Remembering A Veteran Who Put Aside His Struggles For Others
Josh Dunne was a Marine for five years, serving in both Afghanistan and Iraq before being honorably discharged in 2005.
But for years afterward, he struggled with a service-related traumatic brain injury and severe PTSD.
He died in 2016 at age 36.
His wife, Melanie Dunne, and her sister, Marissa Miranda, remembered him during a StoryCorps interview in March 2020. They described Josh as an uplifting and outgoing presence to all around him.
"I don't even consider him like a brother in law. He was my brother," Marissa said. "When you were having the most serious conversation with him, he always found a way to just say something really stupid, but then laugh. And he'd give you a hug and say, 'I love you.' "
That's also the kind of person he was to his fellow service members, Melanie said.
"We knew he loved helping other veterans and, you know, he was always encouraging veterans to go back to school to keep up their education. Even when they wanted to give up, he was right there saying, 'Let's go have lunch,' and doing whatever he could."
Josh had worked hard to become a social worker when he got back from deployment, she said. She and her husband graduated from the same program together.
The morning of graduation, she recalled, "he was prancing around through the house with his cap and gown on."
"He was so nervous because his PTSD and anxiety and fear was like, this is a large group of people, this is a stadium. But he was like, 'I can do this,' " Melanie said.
The more nervous he was, the more boisterous he got, said Marissa.
"Then all of a sudden, I'm walking across the stage, I'm shaking the dean's hand and all I hear is, 'That's my wife!' "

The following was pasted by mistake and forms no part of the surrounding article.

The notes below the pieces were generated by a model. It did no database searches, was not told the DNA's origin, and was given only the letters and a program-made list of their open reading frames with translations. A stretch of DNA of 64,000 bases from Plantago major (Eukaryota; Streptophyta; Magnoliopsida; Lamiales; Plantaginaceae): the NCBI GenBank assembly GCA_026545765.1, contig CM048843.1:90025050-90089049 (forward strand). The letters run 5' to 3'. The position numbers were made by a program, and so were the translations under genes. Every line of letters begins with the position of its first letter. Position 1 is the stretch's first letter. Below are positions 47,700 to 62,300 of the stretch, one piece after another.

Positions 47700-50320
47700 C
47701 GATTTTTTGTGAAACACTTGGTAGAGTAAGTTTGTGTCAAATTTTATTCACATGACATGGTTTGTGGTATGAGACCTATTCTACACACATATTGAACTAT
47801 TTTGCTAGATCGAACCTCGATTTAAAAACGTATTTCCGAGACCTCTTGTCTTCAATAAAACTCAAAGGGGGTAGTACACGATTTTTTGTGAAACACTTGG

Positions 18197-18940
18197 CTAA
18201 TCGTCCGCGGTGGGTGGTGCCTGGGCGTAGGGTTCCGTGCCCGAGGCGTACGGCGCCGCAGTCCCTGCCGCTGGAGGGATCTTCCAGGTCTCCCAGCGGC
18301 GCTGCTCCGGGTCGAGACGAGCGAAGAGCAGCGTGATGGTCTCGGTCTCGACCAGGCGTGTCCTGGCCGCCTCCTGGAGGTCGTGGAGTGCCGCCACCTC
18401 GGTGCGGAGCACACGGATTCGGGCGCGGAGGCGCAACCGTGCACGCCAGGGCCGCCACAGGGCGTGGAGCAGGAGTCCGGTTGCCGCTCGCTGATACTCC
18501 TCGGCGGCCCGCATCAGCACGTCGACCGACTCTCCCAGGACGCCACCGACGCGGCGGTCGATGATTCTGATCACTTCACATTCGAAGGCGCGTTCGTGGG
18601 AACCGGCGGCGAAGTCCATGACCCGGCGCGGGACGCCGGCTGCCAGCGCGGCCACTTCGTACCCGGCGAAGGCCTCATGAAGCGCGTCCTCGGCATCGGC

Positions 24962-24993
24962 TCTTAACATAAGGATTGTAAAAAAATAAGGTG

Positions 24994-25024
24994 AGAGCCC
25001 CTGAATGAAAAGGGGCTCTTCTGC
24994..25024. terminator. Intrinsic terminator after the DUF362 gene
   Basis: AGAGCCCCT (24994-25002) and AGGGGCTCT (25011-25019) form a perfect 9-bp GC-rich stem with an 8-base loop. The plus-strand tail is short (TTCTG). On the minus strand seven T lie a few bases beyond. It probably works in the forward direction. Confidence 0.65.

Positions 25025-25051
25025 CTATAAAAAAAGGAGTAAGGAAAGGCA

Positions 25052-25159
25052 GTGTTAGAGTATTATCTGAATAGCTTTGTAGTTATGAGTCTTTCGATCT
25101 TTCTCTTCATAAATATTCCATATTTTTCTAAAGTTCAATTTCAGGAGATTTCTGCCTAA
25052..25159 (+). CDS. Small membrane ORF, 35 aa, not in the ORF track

"He was very proud that day," her sister said. "It was a very happy day for him. But he was living with his inner struggles, and put those aside for everybody else."
But his inner struggles continued.
In 2016, Josh intended to end his life in a hotel near his home in Las Cruces, N.M. His wife called the police, and after several hours of negotiation, Josh emerged from the hotel room with a gun. He was then shot and killed by the responding officers.
Melanie remembered a long line of people coming up to her on the day of Josh's funeral: "People saying that, 'I'm a veteran, I was suicidal and Josh talked me into living.' And I just thought, gosh, he was that person for not just our family, but for everyone he came in contact with."
The grief is still with her. But the veteran community, she said, is what gives her strength.
"In the moments when I am like, I could probably lose it today and just never recover, what comes to mind is like ... you're the wife of a Marine, get it together," she said. "And I would think, a whole group of veterans is mourning with me right now. And that has pulled me through, knowing that I'm not the only one who lost him."
Audio produced for Weekend Edition by Jarrod Sport. NPR's Emma Bowman adapted it for the Web.
StoryCorps is a national nonprofit that gives people the chance to interview friends and loved ones about their lives. These conversations are archived at the American Folklife Center at the Library of Congress, allowing participants to leave a legacy for future generations. Learn more, including how to interview someone in your life, at StoryCorps.org.
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